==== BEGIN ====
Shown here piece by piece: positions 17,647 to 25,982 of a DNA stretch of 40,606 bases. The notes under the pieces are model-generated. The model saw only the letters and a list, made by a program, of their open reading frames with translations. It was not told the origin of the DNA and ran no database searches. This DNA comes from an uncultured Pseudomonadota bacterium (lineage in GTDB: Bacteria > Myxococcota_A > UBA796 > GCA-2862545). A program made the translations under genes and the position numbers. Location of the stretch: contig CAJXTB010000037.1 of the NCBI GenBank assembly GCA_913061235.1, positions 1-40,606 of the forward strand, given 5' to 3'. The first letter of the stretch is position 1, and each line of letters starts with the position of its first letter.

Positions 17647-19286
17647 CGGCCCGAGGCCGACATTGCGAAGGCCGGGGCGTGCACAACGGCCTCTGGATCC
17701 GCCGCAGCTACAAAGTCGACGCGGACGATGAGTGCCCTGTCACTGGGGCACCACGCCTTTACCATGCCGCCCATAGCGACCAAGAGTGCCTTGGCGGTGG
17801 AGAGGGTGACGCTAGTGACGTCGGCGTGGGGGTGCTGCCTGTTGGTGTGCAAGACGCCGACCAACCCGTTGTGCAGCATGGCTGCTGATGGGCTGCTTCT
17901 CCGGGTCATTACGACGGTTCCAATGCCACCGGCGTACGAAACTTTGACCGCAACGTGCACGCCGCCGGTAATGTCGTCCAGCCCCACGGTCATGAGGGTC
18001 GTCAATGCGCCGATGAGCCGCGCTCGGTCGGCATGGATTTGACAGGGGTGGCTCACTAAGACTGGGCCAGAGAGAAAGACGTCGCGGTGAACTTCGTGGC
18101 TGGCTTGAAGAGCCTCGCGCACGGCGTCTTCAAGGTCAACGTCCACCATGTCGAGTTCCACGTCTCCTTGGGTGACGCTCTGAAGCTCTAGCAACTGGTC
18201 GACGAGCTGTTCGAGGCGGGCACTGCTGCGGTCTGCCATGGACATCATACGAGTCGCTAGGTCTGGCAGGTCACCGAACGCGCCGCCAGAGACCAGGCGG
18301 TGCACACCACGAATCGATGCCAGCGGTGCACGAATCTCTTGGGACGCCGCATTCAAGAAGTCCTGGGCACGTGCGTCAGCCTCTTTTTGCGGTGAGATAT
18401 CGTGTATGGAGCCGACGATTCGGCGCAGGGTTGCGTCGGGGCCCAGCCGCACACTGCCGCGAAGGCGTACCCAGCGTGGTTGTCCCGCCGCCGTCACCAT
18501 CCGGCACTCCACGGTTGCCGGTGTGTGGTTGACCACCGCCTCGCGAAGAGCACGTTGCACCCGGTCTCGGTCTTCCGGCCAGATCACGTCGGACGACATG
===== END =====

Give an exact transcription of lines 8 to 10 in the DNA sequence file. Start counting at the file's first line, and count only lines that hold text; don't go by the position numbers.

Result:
18101 TGGCTTGAAGAGCCTCGCGCACGGCGTCTTCAAGGTCAACGTCCACCATGTCGAGTTCCACGTCTCCTTGGGTGACGCTCTGAAGCTCTAGCAACTGGTC
18201 GACGAGCTGTTCGAGGCGGGCACTGCTGCGGTCTGCCATGGACATCATACGAGTCGCTAGGTCTGGCAGGTCACCGAACGCGCCGCCAGAGACCAGGCGG
18301 TGCACACCACGAATCGATGCCAGCGGTGCACGAATCTCTTGGGACGCCGCATTCAAGAAGTCCTGGGCACGTGCGTCAGCCTCTTTTTGCGGTGAGATAT